Broz v. Comm'r of Internal Revenue, No. 12-1403 (6th Cir. 2013)Annotate this Case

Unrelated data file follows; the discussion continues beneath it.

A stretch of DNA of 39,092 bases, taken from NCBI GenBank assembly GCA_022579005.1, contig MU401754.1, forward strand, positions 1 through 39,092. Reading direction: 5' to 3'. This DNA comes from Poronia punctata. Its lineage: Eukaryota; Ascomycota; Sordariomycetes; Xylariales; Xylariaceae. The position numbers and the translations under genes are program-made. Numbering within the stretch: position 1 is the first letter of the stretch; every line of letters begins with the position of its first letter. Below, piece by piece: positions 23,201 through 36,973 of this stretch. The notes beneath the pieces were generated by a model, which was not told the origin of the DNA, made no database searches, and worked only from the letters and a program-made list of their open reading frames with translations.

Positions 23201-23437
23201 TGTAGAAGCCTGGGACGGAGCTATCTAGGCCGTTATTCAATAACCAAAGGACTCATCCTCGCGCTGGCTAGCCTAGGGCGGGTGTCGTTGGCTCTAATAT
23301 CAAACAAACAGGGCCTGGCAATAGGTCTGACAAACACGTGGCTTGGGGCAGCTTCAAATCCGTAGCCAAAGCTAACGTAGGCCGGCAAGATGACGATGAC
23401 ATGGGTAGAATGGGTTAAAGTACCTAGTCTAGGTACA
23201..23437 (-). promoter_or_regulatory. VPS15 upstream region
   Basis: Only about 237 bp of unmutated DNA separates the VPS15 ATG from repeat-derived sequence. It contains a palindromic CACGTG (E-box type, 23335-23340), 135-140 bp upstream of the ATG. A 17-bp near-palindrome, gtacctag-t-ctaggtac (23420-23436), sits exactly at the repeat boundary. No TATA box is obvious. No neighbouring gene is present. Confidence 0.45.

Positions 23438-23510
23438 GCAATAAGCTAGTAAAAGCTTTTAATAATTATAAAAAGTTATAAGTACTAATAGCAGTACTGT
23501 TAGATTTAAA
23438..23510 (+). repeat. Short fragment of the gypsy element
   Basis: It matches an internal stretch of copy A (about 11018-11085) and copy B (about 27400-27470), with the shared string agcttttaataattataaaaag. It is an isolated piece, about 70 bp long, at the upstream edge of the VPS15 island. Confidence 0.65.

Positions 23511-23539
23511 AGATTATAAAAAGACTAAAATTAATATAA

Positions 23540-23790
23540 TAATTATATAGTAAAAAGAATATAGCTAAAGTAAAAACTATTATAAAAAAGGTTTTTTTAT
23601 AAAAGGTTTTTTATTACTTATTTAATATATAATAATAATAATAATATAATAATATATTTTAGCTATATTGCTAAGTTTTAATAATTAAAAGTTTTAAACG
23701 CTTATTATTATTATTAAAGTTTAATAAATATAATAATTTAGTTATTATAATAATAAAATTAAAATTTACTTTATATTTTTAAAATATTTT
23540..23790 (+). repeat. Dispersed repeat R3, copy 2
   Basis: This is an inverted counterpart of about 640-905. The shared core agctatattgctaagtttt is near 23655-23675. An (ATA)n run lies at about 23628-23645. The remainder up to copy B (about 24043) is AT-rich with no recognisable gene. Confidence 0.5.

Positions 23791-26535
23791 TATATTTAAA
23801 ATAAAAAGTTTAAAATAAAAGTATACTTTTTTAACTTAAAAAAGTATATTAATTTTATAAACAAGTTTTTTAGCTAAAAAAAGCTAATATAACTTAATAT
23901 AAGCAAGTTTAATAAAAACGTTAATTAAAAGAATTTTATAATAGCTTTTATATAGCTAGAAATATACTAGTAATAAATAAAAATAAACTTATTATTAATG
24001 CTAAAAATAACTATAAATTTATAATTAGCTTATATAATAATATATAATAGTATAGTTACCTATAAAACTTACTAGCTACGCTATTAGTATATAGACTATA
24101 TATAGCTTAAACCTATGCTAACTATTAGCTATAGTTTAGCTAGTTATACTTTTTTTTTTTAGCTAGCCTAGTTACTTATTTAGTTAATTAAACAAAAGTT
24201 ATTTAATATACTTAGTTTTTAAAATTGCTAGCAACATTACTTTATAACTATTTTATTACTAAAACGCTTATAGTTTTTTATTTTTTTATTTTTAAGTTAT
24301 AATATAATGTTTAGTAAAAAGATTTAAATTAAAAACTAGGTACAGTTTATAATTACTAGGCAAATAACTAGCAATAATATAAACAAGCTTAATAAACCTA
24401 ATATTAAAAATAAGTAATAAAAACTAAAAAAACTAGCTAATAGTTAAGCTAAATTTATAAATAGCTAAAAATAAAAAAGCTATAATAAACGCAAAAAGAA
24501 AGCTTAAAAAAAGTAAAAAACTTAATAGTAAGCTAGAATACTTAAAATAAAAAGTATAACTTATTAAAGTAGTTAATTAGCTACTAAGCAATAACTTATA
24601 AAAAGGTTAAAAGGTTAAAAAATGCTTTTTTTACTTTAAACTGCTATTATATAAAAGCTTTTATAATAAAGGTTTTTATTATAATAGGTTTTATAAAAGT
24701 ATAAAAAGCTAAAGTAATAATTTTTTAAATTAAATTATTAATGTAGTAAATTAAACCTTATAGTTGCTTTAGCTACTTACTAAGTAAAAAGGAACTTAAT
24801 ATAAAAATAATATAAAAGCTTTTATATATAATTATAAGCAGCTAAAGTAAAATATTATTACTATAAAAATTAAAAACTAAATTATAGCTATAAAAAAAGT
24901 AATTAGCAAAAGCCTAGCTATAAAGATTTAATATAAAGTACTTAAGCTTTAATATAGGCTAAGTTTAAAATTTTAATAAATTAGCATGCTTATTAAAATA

Broz started a cellular telephone business by organizing a wholly owned S corporation, RFB, in 1991 and purchasing an FCC license to operate a cellular network in Northern Michigan. Broz expanded by organizing additional entities. Alpine and limited liability companies that are taxed as partnerships, were formed to hold and lease FCC licenses. Alpine never operated on-air networks. For the years at issue, Broz deducted: flow-through losses of Alpine on his personal income taxes, on the grounds that he had debt basis in, and was “at risk” with respect to, Alpine; interest, depreciation, startup costs, and other business expenses of the Alpine entities; and the amortization cost of the FCC licenses held by the Alpine entities. The IRS Commissioner determined a deficiency of $18 million in Broz’s income tax filings for the tax years at issue, finding that Broz had insufficient debt basis in Alpine o claim flow-through losses, that Broz was not at risk with respect to investments in the Alpine entities, that the Alpine entities were not entitled to interest, depreciation, startup expense, and other business-related deductions because they were not engaged in an active trade or business. The Tax Court and the Sixth Circuit affirmed.